William J. Stewart
After He was betrayed by Judas and arrested by the Jewish authorities, the Lord was ridiculed and tortured throughout the night. When the morning came, they took Him to Pilate, expecting the governor to put Jesus to death. Pilate was not as accommodating as the Jewish leaders expected; in fact, he declared, “I find no fault in Him” (John 18:38; 19:4, 6).
Pilate asked His accusers what He had done but they would not respond. They simply said:
If He were not an evildoer, we would not have delivered Him up to you. (John 18:30)
Being pressed for an accusation, they stated:
We found this fellow perverting the nation, and forbidding to pay taxes to Caesar, saying that He Himself is Christ, a King. (Luke 23:2).
In Pilate’s conversation with Jesus in the Praetorium, the governor ignored the first and second accusations, but focused on the third—that He claimed to be a king. Let’s notice the questions he asked the Lord.
Are You A King Then?
Jesus answered Pilate,
My kingdom is not of this world. If My kingdom were of this world, My servants would fight, so that I should not be delivered to the Jews; but now My kingdom is not from here (John 18:36).
You say rightly that I am a king. For this cause I was born, and for this cause I have come into the world, that I should bear witness to the truth. Everyone who is of the truth hears My voice. (Luke 23:2).
I’m not aware of any other text where Jesus made a verbal claim to be king, but His actions and the response of the people in texts such as Matthew 21 reveal that He was accepted by many as the promised king. Just a week before He was brought before Pilate by the Jews, Jesus rode into Jerusalem on a donkey,
…that it might be fulfilled which was spoken by the prophet, saying: ’Tell the daughter of Zion, Behold your King is coming to you, lowly, and sitting on a donkey, a colt, the foal of a donkey” (Matthew 21:4-5).
Indeed, Jesus is a king. In fact, He is identified in the Bible as the “King of kings” (1 Timothy 6:15; Revelation 17:14; 19:16). Yet Pilate was made to understand that His kingdom was no threat to the Roman empire, for His kingdom is not of this world; it’s an eternal and spiritual kingdom.
What Is Truth?
As Jesus finished His short discourse with Pilate, He made two statements about truth:
- He had come to bear witness to the truth, and
- Those who are of the truth will hear His voice.
In response to this, Pilate asked, “What is truth?” (John 18:38)
There are times when reading the Scriptures the purpose and tone of words spoken are evident. There are other times when it would be helpful to hear the tone of voice used by the speaker. I’ve often wondered what Pilate’s tone was when he said these words. Was he inquisitive? Were these the words of a jaded man? How did he say such an important question? Sadly, it appears he did not stay for the answer, for the text tells us,
Pilate said to Him, ‘What is truth?’ And when he had said this, he went out again to the Jews, and said to them, ‘I find no fault in Him at all.’ (John 18:38)
What does the Bible say about truth?
God’s Word Is Truth
Just a chapter earlier, Jesus identified truth for us. He said in prayer to the Father,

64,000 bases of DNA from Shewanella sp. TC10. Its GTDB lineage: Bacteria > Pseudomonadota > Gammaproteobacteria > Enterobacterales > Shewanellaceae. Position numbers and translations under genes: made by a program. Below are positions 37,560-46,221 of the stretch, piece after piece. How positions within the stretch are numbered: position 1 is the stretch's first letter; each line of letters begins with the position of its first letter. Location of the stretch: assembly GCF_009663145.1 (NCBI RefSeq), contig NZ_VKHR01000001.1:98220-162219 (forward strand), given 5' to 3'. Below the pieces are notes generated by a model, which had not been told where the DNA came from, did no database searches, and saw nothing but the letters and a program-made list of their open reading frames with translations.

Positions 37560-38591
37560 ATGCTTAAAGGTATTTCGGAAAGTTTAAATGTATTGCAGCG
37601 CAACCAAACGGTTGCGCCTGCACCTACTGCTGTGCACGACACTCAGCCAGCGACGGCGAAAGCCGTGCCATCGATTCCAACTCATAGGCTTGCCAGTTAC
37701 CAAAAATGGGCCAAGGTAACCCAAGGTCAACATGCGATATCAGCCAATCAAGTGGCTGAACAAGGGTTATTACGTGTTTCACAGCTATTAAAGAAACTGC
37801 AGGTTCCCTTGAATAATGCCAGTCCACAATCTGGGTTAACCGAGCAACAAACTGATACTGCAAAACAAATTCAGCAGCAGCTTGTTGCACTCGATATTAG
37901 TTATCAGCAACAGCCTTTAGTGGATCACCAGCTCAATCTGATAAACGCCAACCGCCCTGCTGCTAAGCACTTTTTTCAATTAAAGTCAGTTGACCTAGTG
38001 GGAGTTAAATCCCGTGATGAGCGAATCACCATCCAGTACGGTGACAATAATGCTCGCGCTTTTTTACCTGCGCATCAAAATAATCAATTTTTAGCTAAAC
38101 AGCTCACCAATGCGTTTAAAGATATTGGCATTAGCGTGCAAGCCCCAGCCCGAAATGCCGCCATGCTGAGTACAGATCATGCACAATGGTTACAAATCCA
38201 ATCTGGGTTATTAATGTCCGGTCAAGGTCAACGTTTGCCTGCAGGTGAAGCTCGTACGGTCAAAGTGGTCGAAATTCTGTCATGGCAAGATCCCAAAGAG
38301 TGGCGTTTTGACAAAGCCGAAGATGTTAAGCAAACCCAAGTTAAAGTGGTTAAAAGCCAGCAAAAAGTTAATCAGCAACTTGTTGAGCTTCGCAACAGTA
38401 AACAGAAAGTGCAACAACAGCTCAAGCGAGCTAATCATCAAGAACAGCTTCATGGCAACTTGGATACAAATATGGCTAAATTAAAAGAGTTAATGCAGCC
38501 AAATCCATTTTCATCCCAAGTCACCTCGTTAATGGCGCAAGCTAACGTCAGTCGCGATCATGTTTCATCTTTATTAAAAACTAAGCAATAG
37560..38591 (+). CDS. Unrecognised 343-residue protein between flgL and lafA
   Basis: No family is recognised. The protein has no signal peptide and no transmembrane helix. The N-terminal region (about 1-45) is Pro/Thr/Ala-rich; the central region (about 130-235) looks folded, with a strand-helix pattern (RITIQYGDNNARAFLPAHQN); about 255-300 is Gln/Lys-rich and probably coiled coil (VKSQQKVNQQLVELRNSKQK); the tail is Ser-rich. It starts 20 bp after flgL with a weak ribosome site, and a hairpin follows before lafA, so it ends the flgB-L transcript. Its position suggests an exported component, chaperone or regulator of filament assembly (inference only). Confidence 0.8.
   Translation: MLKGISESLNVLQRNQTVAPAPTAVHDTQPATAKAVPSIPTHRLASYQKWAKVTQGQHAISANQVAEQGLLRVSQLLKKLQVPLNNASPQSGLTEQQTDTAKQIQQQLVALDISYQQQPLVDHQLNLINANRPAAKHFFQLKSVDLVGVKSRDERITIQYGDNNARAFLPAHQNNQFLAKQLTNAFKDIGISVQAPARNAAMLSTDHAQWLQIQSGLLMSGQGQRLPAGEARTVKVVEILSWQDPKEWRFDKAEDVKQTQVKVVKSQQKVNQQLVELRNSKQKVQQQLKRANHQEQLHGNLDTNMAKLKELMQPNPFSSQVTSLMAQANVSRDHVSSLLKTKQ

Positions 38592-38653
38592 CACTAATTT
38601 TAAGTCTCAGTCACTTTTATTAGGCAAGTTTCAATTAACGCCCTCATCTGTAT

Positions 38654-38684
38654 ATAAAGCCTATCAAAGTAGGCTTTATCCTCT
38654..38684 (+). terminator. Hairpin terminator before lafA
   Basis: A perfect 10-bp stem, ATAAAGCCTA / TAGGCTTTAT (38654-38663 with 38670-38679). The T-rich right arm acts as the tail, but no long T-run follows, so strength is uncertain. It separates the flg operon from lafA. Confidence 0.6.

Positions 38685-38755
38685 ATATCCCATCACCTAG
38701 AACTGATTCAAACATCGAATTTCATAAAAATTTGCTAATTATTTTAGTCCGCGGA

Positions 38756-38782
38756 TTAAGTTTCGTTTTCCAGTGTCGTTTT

Sanctify them by Your truth. Your word is truth. (John 17:17)
When we read the Bible, we can have confidence that what we are reading is truth. God’s words are true (2 Samuel 7:28; Psalm 119:142, 151). Paul tells us that God and His word are trustworthy, for God cannot lie (Titus 1:2).
It doesn’t take us long in this life to realize that we cannot trust everything and everyone. Some people are perpetual liars. Some businesses misrepresent their products. At times, even those who may seem close to us might not be truthful with us. God is always true; His word is always trustworthy.
The Truth Shall Make You Free
Earlier in John’s gospel, Jesus told us what the truth will do for us. We read:
As He spoke these words, many believed in Him. Then Jesus said to those Jews who believed Him, ‘If you abide in My word, you are My disciples indeed. And you shall know the truth, and the truth shall make you free.’ (John 8:30-32)
Again, the truth is God’s word. Jesus said we need to abide in it—dwell in it—live in it. We can’t be happy with a casual knowledge of the Bible. It must be an essential part of our life. Those who seek to know what the Lord has said and make application of it, Jesus identifies as His disciples or followers. Since they hear and live according to the truth, He promises they will be made free. Free from what? Sin, guilt, eternal punishment, the bondage of the devil. Hear what David wrote about 1,000 years before Jesus came to earth:
With my whole heart I have sought You; O, let me not wander from Your commandments. Your word I have hidden in my heart, that I might not sin against You! (Psalm 119:10-11)
If we have His word at the center of our lives, we will be equipped to overcome the advances of the devil (Ephesians 6:10-13).
John’s Focus On Truth
The apostle John wrote a lot about truth. In his three short epistles, there are 17 references to the truth. Most deal with our relationship to the truth. Here are two in particular where the apostle is as clear as he could be:
If we say that we have fellowship with Him, and walk in darkness, we lie and do not practice the truth (1 John 1:6)
He who says, ‘I know Him,’ and does not keep His commandments, is a liar, and the truth is not in him (1 John 2:4)
Are we practicing the truth? Do we keep His commandments? That is the only way for us to be His followers, to have the forgiveness of our sins and the hope of heaven. Will you hear, believe and obey the truth of God?